The Trump administration's long-threatened imposition of tariffs on steel and aluminum imported from Canada, Mexico and the European Union went into effect at midnight on May 31 – a move that is hiking construction costs for state departments of transportation across the country, especially for steel-intensive bridge projects, while also potentially forcing a redirection of funds away from future endeavors.
"The reality is we have a fixed source of federal funding, so as our topline costs go up, there is less money available for everything else," Shoshana Lew, COO at the Rhode Island Depart of Transportation, explained to the AASHTO Journal. "It creates a domino effect in terms of project funding for us. So while we won't undo a current project, it does mean some projects down the road won't get funded."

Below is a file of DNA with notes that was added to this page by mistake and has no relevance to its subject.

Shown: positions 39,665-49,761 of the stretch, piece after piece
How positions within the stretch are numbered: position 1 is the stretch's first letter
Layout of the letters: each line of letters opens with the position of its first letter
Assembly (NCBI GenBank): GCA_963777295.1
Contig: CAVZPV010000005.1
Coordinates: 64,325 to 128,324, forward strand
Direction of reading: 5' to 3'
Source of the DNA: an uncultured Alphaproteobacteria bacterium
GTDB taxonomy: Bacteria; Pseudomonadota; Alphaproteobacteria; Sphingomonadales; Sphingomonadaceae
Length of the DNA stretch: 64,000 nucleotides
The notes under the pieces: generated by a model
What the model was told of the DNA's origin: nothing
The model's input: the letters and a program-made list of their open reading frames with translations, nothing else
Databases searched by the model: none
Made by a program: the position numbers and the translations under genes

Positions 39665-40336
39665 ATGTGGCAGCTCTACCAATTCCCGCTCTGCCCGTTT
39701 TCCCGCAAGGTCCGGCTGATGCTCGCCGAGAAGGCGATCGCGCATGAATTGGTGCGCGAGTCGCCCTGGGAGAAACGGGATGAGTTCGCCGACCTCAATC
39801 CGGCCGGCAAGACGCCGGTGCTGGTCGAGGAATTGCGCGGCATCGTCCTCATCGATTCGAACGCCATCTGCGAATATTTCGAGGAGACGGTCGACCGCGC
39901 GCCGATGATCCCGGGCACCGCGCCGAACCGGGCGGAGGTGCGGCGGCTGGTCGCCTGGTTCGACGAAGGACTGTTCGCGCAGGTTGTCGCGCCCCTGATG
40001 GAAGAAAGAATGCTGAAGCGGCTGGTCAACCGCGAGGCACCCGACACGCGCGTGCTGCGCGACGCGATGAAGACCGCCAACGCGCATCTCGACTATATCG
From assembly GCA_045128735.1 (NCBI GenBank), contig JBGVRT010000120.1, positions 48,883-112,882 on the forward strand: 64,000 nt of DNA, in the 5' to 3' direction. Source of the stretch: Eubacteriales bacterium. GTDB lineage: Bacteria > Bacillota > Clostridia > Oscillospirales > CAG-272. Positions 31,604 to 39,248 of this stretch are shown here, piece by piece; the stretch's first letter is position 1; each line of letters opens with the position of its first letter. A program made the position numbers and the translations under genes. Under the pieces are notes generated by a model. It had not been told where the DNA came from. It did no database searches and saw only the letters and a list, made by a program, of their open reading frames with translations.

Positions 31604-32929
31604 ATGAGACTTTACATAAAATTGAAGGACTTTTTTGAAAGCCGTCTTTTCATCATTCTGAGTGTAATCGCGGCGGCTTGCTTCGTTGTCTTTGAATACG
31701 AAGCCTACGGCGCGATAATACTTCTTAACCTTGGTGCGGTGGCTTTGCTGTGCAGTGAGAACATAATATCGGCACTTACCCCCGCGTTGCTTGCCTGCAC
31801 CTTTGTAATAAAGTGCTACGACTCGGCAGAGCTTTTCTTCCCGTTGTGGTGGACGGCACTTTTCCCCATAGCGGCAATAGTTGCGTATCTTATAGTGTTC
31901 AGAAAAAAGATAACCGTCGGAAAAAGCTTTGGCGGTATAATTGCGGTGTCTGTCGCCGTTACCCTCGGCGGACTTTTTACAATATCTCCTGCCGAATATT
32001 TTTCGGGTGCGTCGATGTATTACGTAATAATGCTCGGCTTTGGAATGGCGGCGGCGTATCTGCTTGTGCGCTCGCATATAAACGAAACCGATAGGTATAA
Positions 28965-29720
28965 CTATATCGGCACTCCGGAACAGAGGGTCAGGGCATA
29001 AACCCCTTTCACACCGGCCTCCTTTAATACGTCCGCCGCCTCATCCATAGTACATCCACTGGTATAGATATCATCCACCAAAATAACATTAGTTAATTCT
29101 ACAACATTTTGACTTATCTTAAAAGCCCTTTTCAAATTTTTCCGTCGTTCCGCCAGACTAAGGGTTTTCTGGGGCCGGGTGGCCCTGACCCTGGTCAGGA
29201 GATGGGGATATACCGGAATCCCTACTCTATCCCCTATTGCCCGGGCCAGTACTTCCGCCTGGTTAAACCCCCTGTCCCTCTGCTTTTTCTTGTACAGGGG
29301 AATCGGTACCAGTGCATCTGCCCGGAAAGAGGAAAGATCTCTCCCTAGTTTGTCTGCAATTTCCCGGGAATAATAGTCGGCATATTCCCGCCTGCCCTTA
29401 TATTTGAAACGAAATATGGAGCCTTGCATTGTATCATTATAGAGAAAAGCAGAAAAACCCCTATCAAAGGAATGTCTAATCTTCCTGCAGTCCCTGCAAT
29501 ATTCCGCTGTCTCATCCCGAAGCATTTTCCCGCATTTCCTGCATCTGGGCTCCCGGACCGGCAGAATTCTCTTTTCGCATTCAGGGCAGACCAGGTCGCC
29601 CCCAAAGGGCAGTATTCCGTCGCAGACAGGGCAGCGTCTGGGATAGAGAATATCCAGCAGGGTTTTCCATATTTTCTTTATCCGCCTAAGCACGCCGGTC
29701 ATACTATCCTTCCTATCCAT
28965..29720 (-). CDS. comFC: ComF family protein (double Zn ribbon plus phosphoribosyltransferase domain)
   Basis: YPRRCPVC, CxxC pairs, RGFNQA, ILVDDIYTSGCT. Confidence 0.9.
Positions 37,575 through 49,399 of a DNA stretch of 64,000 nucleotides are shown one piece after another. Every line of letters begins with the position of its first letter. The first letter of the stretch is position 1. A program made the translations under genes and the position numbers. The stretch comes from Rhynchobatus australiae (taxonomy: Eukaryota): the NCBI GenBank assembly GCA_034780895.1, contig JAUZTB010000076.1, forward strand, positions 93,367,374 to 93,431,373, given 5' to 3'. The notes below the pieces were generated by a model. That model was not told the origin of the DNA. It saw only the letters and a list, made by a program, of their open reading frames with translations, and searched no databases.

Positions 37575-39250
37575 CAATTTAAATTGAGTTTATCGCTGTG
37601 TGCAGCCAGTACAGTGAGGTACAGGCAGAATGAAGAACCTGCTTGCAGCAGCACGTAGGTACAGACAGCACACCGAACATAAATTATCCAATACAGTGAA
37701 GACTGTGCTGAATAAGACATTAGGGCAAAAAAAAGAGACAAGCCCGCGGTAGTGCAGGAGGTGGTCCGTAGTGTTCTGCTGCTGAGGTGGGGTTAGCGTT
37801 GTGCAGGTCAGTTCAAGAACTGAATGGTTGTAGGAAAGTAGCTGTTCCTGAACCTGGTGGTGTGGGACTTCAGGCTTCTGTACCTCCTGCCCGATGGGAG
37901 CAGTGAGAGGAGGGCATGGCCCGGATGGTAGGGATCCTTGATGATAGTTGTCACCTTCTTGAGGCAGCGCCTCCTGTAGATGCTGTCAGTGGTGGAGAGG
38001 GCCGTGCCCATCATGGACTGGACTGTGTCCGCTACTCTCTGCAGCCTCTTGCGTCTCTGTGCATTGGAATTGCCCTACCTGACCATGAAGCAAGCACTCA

Yet RIDOT also noted that, since the tariff issue became prominent nearly three months ago, it's already pushed steel prices higher. From March to April this year, the Producer Price Index (PPI) for semi-finished steel mill products jumped from 242.8 to 246.6; a one-month increase of 1.56 percent and a year-over-year increase of 4.89 percent.
Similarly, the PPI for all steel mill products increased from 195.5 in March to 201.7 in April; a 3.17 percent increase for the month and 7.4 percent year-over-year, the agency added.
In anticipation of steel price escalations, RIDOT said it is implementing a retroactive and reciprocal steel price escalation policy, which would allow for cost adjustments concerning steel purchases whenever prices fluctuate more than 5 percent. Because the steel price escalation is primarily the result of federal action—namely, the aforementioned actions of President Trump—RIDOT requested that the Federal Highway Administration allow it to use federal funds to make price adjustments on those RIDOT projects using federal funding to purchase steel.